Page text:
What Does the Chinese Year of the Snake Hold for the Reinsurance Industry?

Snake Eye - Year of the Snake

According to unimpeachable sources (i.e Wikipedia – the lazy researcher’s friend) people born under the sign of the snake are intelligent but have a tendency to be somewhat unscrupulous. So, not cut out for a career in reinsurance then? I’ll let you be the judge of that. But another site, says the snake “…carries the meanings of malevolence, cattiness and mystery, as well as acumen, divination and the ability to distinguish herbs” – arguably all really useful for an reinsurance career. 

The generally negative connotations of a snake chimes with Western thought, from the biblical story of the serpent as a tempter in the Garden of Eden onwards through to a formative image for me as a child: Kaa the python trying to devour Mowgli in the Jungle Book. Let’s consider some snake associations for synergies with the reinsurance market in the Year of the Snake:

Snake Oil

A snake oil salesman sold a product with little or no value: oversold, over-priced, not fit for purpose. OK I’m biased, but reinsurance does not fit into that category. The global stability of the insurance industry through the financial crisis and recent record catastrophe years is testament to reinsurance’s value as a product. But the Year of the Snake will see a continued sophistication of reinsurance purchase. As more and more insurers codify and refine their risk appetite, reinsurance brokers and reinsurers will need to be more creative designing solutions that meet their needs to protect both capital and earnings.

Snakebite

A repulsive drink much loved by students in my youth for its potency and, allegedly, aphrodisiac (though more likely amnesiac) qualities. Now I can happily drink most things but the combination of the strongest lager and cider available topped off with a dash of black-currant cordial didn’t float my boat then (a real ale man) or now (a glass of New Zealand Sauvignon Blanc if you are offering). 

Brute strength is not everything, taste and refinement matter too. Perhaps an analogy could be whether 2013 will be the year when biggest is best? It is undoubtedly true that the biggest reinsurers and reinsurance brokers have all the tools and the clout, but do they also have the fleetness of foot to meet their clients’ needs? Hammers not only crack nuts, they often destroy them. Willis Re is very alive to the need to work with our clients to use our armoury of skills and products to develop solutions appropriate their individual needs.

Snake in the Grass

Dictionary.com defines a snake in the grass as “a treacherous person, especially one who feigns friendship” or “a concealed danger”. My constant companion, if not friend, over recent years has been Solvency II.  I blogged some time ago about Solvency II being like Groundhog Day. Since that blog the smart money on implementation has moved to 2016 or 2017, with “never” coming up on the outside. The gloves are off;  even the regulators are getting candid. Andrew Bailey, the putative head of the UK’s Prudential Regulatory Auditory (a successor body to the FSA), said last week:

“I think there should have already been more accountability for how the processes of the European Union could have created such a vast cost for an industry for the implementation of a directive which has not even yet been finally agreed, and for which I cannot give you a date.  Largely unseen in the banking crisis has been the shocking cost of Solvency II.”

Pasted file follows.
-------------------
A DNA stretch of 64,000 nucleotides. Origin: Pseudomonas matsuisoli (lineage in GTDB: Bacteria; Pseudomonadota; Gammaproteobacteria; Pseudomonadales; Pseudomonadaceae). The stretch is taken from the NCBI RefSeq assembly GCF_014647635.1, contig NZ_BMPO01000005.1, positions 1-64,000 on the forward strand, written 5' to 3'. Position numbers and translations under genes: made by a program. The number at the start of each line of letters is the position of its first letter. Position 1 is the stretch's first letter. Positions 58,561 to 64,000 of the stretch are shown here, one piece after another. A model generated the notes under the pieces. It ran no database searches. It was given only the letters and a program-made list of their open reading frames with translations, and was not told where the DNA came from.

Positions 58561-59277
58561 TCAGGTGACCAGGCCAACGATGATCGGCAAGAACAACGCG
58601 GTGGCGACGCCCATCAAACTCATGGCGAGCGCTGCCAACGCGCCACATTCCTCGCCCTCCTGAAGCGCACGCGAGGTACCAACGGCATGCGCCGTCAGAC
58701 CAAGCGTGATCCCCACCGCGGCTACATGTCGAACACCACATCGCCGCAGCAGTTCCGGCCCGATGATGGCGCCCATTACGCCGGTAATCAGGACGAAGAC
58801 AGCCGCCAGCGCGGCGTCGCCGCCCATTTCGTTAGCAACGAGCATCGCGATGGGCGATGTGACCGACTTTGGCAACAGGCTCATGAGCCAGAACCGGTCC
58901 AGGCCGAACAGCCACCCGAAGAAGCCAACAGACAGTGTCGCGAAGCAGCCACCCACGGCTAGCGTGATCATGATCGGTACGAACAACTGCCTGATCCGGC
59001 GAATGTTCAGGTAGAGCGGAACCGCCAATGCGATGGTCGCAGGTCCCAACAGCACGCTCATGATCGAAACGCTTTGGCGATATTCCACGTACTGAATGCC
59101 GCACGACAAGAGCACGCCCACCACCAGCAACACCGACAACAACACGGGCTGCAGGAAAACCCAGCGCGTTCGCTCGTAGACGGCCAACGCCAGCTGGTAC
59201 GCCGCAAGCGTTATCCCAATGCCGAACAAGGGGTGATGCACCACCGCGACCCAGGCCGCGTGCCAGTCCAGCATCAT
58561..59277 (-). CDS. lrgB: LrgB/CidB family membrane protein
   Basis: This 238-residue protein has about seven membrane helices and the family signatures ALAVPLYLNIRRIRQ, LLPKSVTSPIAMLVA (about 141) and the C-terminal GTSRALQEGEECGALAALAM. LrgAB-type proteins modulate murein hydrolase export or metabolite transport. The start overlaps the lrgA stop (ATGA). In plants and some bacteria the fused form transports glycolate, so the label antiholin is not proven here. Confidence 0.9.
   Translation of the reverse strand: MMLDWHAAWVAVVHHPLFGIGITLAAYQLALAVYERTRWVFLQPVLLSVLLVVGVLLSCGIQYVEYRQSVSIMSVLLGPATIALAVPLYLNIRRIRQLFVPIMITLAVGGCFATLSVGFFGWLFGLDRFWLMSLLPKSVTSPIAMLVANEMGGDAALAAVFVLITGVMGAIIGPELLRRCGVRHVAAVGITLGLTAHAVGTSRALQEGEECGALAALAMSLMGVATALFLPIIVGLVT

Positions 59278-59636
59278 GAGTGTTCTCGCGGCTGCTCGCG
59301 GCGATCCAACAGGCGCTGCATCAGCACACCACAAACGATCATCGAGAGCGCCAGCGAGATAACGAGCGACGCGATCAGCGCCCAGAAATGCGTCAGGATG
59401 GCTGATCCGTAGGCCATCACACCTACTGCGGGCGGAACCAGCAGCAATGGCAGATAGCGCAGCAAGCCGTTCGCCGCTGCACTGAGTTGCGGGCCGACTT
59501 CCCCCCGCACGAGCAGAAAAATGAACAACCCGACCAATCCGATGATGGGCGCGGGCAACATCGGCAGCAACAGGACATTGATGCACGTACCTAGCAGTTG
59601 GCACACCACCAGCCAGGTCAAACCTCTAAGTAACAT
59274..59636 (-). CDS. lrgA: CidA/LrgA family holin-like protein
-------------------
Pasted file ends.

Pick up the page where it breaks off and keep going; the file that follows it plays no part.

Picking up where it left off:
Bronek Masojada, CEO of Hiscox, followed up later in the week with a killer quote: “Solvency II regulations are too costly, complicated and risk being ineffective in a crisis after 10 years in development.” He further attacked Solvency II’s approach to internal modelling and the UK’s FSA’s model approval process saying: “Imagine if we all drove cars with individually set speed limits based on the suspension and the wheels and the design of the car.  Models can never be made that good.”

Now I feel a blog coming on around that last statement (watch this space). However, getting back to snakes in the grass, both these gentlemen clearly think Solvency II has been a concealed danger, but a feigned friend? I still think that there is much in Solvency II that is good, but much of the implementation terrible. Perhaps it’s not too late for true friendship to blossom (but I know where my money is).

Snakehips

I talked in my last blog about David “snakehips” Cameron’s Euro dance. Well since I wrote it looks like the boy pulled it off in the budget talks, striking an alliance with other net contributors to reduce the Euro-budget. But the problem has not gone away. As I write, the European parliament is threatening to veto the budget deal. But for the moment it looks like Cameron has backed the right horse—but with European horses, who knows where they will turn up.

With capital still sloshing around the reinsurance industry and pension funds desperate to find a home that provides a real return, the Year of the Snake is unlikely to be one of great prosperity for the re/insurance industry, especially as this year is a black water snake year – a one-in-60 event heralding a volatile year.

I’m reminded of the supposed Chinese curse “May you live in interesting times”. Sadly for a pig like me (Chinese birth year, an angel in all other respects) the omens do not look good. Perhaps Solvency II isn’t the job for life I’d previously thought….

 

About David Simmons

David is a Managing Director in the Willis Re Analytics team in London. He focuses on Enterprise Risk Management, i…
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One Response to What Does the Chinese Year of the Snake Hold for the Reinsurance Industry?

  1. Pingback: Capital Modelling in Solvency II – Where Did It All Go Wrong? « Solvency II News

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